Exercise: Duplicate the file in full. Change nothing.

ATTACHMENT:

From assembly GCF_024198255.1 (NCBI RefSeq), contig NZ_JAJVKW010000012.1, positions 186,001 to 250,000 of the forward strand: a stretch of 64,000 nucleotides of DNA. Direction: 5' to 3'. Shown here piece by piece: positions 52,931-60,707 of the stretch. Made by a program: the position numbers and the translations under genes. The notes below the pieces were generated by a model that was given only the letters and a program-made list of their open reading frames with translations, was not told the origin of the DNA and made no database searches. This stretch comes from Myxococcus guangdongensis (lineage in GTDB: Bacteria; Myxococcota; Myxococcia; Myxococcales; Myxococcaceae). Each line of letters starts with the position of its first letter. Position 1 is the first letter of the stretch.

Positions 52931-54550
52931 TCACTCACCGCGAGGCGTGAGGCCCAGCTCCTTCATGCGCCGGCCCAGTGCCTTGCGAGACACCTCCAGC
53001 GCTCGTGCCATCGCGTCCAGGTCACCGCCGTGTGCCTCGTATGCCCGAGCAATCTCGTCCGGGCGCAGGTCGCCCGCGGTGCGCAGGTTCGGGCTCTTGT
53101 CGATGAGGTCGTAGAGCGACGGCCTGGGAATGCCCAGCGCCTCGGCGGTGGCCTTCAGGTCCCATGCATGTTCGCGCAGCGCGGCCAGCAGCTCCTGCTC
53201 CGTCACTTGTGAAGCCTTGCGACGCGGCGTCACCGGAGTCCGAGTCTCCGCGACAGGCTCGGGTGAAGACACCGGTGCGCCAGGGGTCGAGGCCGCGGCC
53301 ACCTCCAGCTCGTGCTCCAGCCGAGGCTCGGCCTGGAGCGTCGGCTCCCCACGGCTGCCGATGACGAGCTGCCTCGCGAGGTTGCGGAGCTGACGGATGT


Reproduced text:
From assembly GCF_024198255.1 (NCBI RefSeq), contig NZ_JAJVKW010000012.1, positions 186,001 to 250,000 of the forward strand: a stretch of 64,000 nucleotides of DNA. Direction: 5' to 3'. Shown here piece by piece: positions 52,931-60,707 of the stretch. Made by a program: the position numbers and the translations under genes. The notes below the pieces were generated by a model that was given only the letters and a program-made list of their open reading frames with translations, was not told the origin of the DNA and made no database searches. This stretch comes from Myxococcus guangdongensis (lineage in GTDB: Bacteria; Myxococcota; Myxococcia; Myxococcales; Myxococcaceae). Each line of letters starts with the position of its first letter. Position 1 is the first letter of the stretch.

Positions 52931-54550
52931 TCACTCACCGCGAGGCGTGAGGCCCAGCTCCTTCATGCGCCGGCCCAGTGCCTTGCGAGACACCTCCAGC
53001 GCTCGTGCCATCGCGTCCAGGTCACCGCCGTGTGCCTCGTATGCCCGAGCAATCTCGTCCGGGCGCAGGTCGCCCGCGGTGCGCAGGTTCGGGCTCTTGT
53101 CGATGAGGTCGTAGAGCGACGGCCTGGGAATGCCCAGCGCCTCGGCGGTGGCCTTCAGGTCCCATGCATGTTCGCGCAGCGCGGCCAGCAGCTCCTGCTC
53201 CGTCACTTGTGAAGCCTTGCGACGCGGCGTCACCGGAGTCCGAGTCTCCGCGACAGGCTCGGGTGAAGACACCGGTGCGCCAGGGGTCGAGGCCGCGGCC
53301 ACCTCCAGCTCGTGCTCCAGCCGAGGCTCGGCCTGGAGCGTCGGCTCCCCACGGCTGCCGATGACGAGCTGCCTCGCGAGGTTGCGGAGCTGACGGATGT